Exhausting – Having CP means every day tasks can take me longer and I get tired easily. But I don’t let it stop me!

Rebel – You tell me, “You can’t” and I’ll tell you, “Just watch me!” I thrive on proving people wrong and achieving what might be considered the impossible!

Exciting – I truly believe my life wouldn’t be as fulfilling and as exciting as it is without my Cerebral Palsy. Life has taken me down many exciting paths so far and I’m grateful for that.

Brave – Please don’t call me brave. I’ve always had CP and I’m just living my life the only way I’ve ever known – I’m not brave or special. I’m just Aideen.

Regrets? – Would I have a life without CP if I could? Not a chance. It’s made me who I am and I wouldn’t change that.

Awareness – My training business is focused on raising awareness of disability and making life easier for other disabled people by changing attitudes. And believe me when I say, here in 2017, that there’s still a lot of work to be done in changing how people view disability.

Living – I’m just trying to live my life. I hope World CP Day will make that a little easier by making people more aware of CP and it’s implications.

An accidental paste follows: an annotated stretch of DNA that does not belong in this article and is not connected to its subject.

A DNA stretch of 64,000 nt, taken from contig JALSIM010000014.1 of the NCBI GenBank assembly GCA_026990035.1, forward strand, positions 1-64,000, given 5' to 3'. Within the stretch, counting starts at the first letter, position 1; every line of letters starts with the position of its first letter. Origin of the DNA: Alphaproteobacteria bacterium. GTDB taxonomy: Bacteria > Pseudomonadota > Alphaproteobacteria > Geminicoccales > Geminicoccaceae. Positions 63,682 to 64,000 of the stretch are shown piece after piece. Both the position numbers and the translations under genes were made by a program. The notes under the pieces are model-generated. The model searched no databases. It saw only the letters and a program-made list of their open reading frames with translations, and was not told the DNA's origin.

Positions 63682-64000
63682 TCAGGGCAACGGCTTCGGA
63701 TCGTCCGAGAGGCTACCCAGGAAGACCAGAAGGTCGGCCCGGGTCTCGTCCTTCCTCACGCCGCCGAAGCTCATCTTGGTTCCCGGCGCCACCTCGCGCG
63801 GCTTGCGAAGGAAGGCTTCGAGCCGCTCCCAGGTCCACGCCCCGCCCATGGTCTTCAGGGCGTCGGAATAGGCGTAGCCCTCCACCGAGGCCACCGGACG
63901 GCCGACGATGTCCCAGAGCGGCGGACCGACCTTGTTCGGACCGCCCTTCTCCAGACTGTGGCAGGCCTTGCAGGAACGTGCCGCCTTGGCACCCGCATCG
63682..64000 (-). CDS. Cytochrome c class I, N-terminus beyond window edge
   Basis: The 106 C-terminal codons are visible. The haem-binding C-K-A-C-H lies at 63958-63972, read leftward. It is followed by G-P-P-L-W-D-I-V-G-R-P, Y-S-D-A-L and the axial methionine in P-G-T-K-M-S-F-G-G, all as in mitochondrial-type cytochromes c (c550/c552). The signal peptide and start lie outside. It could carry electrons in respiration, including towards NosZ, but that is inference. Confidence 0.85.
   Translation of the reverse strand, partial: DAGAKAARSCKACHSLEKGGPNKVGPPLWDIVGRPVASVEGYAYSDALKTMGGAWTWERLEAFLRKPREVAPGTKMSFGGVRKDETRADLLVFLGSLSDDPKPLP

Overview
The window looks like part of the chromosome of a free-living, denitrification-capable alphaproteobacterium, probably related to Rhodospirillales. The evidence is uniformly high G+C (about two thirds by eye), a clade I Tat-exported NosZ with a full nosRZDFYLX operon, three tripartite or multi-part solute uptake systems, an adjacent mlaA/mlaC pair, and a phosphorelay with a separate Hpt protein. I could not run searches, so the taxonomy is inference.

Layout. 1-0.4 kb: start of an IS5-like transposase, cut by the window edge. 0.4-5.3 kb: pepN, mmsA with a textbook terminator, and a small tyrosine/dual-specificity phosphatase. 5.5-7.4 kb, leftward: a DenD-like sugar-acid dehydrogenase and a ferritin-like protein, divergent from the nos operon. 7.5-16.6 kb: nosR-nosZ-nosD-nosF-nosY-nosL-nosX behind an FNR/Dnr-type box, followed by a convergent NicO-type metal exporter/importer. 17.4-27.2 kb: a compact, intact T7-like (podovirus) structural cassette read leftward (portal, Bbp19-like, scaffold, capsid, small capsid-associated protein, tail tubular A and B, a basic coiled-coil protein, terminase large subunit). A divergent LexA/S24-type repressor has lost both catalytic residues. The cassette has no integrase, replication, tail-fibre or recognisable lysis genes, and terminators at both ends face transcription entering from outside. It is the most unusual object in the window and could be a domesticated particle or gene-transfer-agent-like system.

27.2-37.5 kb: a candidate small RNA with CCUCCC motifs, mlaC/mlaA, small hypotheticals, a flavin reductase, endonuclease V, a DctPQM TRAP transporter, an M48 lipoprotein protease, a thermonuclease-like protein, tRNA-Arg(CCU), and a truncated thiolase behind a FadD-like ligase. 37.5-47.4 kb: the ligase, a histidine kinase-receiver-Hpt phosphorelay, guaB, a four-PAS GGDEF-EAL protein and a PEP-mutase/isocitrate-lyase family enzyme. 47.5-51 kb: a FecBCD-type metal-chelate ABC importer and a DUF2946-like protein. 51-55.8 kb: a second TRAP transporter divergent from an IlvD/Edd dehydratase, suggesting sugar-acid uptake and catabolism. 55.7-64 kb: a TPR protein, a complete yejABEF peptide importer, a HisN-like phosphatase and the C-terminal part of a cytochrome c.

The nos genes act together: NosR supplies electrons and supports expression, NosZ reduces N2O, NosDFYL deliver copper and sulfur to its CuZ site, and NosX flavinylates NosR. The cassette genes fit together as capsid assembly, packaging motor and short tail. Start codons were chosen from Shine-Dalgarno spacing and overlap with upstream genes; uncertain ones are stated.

Passionate – I’m guessing you know by now the passion I have for making a difference to the lives of others with disabilities. The Social Model of Disability made huge headway in changing the way society views disability but unfortunately, discrimination is still occurring regularly. This has to change and disabled people have to be put on an equal footing with everyone else in society.

Accessibility – Getting around in a wheelchair is far from simple and I think I’m getting a name for myself in trying to identify and put right the problems! The Equality Act 2010 intended to address such issues and yet I still find accessibility issues a major barrier to me leading a “normal” life – whatever that is!

Lonely – I don’t mean this in the traditional sense, but sometimes it can feel quite lonely fighting for change and it can feel like an uphill struggle. World CP Day is an opportunity for people to pull together and raise awareness in oppose to being a lone voice, as it often feels.

Scary – There are times, when as confident as I am, having Cerebral Palsy can be scary. When I’m meeting someone new and not sure if they will understand my speech; when I’m in a new environment and unsure how others will react to me. Awareness of CP really helps take away that fear.

Yes – My mum always told me there was no such word as can’t so if I can find a way to do things, the answer is always yes!

 

See what I did there?!